3. “In the early days of my youth I began to perceive a few jewels from the inkwell of my mouth. These jewels had not yet become a string of verse, but jewels from the sea of consciousness which were worthy of being placed on a string of verse began to reach shore, thanks to the nature of the diver. Then I reached the age of comprehension and God (whose praises I recite and who be extolled!) instilled in me sensitivity and attentiveness and a desire for the unique. I realized the necessity of giving thought to Turkish words. The world which came into view was more sublime than 18,000 worlds, and its adorned sky, which I came to know, was higher than nine skies. There I found a treasury of superiority and excellence in which the pearls were more lustrous than the stars. I entered the rose garden. Its roses were more splendid than the stars of heaven, its hallowed ground was untouched by hand or foot, and its myriad wonders were safe from the touch of other hands.”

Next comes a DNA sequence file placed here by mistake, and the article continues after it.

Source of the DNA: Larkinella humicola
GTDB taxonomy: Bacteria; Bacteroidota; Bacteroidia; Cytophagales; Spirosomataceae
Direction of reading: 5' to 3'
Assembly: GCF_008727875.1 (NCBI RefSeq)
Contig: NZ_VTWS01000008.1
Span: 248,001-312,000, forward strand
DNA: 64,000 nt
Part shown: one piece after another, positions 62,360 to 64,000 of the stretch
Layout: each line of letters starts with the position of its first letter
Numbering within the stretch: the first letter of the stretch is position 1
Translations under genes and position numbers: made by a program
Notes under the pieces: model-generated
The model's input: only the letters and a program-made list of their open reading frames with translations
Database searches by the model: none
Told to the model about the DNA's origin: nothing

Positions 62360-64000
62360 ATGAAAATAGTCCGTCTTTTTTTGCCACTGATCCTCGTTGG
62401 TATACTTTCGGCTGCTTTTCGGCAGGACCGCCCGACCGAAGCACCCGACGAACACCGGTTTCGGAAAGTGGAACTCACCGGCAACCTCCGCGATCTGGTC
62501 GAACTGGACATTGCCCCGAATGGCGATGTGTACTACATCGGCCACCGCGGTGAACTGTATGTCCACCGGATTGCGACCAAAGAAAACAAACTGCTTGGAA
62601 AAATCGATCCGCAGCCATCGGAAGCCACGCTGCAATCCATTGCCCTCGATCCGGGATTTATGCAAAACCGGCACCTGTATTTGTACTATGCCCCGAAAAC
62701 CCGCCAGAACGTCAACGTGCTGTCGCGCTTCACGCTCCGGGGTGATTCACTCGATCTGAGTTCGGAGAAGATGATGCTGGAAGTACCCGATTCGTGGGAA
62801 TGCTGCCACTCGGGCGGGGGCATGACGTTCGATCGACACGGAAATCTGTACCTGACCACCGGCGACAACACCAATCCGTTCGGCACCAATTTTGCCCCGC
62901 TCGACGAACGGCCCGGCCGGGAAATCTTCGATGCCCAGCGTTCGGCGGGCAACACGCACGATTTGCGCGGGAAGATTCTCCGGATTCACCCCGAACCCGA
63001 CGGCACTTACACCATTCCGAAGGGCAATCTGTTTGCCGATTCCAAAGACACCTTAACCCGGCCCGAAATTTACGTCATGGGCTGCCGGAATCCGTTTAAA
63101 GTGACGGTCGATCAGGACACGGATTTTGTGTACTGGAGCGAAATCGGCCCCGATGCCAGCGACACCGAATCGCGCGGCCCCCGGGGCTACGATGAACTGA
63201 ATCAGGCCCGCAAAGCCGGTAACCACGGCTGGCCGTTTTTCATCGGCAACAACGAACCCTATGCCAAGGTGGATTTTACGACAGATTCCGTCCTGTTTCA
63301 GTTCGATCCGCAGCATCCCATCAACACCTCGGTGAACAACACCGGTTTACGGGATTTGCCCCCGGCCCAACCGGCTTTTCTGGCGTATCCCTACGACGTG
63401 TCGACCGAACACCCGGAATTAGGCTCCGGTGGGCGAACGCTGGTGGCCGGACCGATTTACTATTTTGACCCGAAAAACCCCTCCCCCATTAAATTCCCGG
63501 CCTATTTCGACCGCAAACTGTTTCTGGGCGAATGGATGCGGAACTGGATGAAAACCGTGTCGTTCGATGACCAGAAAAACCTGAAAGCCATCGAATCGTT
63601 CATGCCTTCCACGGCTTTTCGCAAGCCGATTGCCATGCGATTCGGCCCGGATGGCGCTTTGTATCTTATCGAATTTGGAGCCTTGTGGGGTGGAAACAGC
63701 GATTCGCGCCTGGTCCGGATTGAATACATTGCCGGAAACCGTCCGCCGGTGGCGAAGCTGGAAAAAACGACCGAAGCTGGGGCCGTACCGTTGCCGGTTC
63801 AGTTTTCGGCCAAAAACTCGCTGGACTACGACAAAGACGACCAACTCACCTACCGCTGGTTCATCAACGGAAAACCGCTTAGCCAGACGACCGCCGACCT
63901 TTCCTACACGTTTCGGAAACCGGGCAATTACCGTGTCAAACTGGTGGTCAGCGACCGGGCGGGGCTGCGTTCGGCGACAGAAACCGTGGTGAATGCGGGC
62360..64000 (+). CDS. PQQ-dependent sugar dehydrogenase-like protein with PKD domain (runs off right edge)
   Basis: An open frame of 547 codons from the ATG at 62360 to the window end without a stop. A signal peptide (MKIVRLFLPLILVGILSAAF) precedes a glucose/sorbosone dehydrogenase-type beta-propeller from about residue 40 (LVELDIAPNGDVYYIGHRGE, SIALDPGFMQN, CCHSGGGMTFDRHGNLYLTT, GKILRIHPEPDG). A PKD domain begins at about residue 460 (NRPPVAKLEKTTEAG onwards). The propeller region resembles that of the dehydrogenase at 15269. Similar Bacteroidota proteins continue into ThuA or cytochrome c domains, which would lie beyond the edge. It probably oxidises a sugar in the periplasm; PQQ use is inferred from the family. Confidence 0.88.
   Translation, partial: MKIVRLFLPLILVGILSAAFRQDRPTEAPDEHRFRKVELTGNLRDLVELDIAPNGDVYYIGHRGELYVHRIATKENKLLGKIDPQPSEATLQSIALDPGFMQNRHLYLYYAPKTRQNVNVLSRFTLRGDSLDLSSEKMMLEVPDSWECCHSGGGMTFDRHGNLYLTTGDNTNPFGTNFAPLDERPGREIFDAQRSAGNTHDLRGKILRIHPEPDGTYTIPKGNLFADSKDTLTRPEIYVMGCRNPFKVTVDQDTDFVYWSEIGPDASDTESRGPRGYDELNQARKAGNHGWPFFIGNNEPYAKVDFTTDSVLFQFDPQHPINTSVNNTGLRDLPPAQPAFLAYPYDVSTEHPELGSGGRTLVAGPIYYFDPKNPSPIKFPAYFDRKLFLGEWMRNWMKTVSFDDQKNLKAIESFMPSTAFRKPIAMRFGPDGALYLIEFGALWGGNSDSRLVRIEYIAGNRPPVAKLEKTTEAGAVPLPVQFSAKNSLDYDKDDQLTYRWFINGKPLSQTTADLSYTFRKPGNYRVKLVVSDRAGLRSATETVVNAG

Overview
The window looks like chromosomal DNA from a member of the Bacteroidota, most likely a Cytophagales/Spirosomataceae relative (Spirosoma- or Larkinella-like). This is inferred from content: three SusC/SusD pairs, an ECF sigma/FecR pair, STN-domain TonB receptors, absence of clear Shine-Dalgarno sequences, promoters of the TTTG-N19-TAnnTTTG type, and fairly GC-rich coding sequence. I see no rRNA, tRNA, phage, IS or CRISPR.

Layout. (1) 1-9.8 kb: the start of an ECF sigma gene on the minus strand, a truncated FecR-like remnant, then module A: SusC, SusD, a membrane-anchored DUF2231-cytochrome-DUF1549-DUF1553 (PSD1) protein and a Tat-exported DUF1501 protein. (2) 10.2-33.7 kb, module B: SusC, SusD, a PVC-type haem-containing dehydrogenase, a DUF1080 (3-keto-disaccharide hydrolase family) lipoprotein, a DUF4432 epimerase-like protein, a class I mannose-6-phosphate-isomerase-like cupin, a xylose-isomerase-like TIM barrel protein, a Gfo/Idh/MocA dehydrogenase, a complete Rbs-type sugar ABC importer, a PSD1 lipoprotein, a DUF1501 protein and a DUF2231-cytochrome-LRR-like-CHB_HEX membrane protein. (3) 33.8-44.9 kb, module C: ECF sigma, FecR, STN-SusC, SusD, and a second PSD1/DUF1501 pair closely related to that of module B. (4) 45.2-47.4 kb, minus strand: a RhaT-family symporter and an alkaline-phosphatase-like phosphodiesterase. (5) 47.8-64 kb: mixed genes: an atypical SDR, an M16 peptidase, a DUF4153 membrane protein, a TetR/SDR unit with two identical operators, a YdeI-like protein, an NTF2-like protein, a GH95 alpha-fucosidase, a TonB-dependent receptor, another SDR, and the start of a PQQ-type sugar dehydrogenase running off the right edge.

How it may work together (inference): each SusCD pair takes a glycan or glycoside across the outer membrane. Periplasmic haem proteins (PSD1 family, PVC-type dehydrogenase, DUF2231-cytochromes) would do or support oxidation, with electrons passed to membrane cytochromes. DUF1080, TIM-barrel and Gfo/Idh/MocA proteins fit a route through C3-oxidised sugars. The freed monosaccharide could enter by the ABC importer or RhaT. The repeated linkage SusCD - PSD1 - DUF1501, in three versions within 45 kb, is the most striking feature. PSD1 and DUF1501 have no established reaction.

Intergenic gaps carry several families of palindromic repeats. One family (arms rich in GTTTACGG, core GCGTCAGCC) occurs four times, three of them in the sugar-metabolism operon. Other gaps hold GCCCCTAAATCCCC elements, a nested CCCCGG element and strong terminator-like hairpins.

Mir Ali Shir Nava'I, a 15th-century poet, was called “the Chaucer of the Turks" by Bernard Lewis. He did not invent Turkish literature, the beginnings of which were already at least 700 years old, but he revolutionized it by becoming the first really outstanding writer to use the Turkish vernacular, which had been considered uncouth and plebeian, and which Arab and Persian intelligentsia though incapable of expressing complex ideas and lofty emotions with elegance, subtlety, and power, as a major literary vehicle (much as Geoffrey Chaucer had done with English a century earlier). He was born in Heart (in modern Afghanistan), the capital of Khorasan, which Timur’s fourth and ablest son Shahrukh had made into the premier intellectual and cultural center of the eastern Islamic world; but Persian was still the language of high culture throughout the region. Informal works written in some Turkic dialect, sometimes in an Arabic script, had long been popular among the masses, but it was not until the early 15th century that serious writers like Sakka-ki, Lutfi, Yaqini, and Gada'i, tried to apply the rules of Perso-Arabic versification to their own language. The result was the creation of Chagatai as a literary language. Nava'i standardized and perfected it via his 30 or so works written in that idiom. His best-known poems were included in four divans (collections of poetry): “Ghara'ib al-Sighar” (Wonders of Childhood), “Naivadir al-Shabab” (Witticisms of Youth), “Bada'i' al-Wasat” (Marvels of Middle Age), and “Fawi'id al-Kibar” (Advantages of Old Age), but he also composed influential manuals such as “Mizan al-Awzan” (The Measure of Meters). His last major work, “Muhakamat al-Lughatayn” (Judgment between the Two Languages), completed 13 months before his death, was a manifesto on Chagatai superiority over Persian (though he admitted that “Arabic possesses the most eloquence and grandeur;” he dismissed Hindi entirely, saying it sounded like "the scratching of a broken pen" and looked like "the footprint of a raven"). For the next 400 years, Chagatai was the main literary language of Turks from the Volga to Chinese Turkestan, but eventually it gave way to modern Central Asian languages, among them Uzbek, Kazakh, Kirghiz, and East Turki (also known as New Uighur, the language of the Uighurs of China and the former Soviet Union). But for the Uzbeks, whose language is the closest to Chagatai, which indeed has been renamed "Old Uzbek," Nava'i is not just their Chaucer’ he is also their Dante, Cervantes and Shakespeare.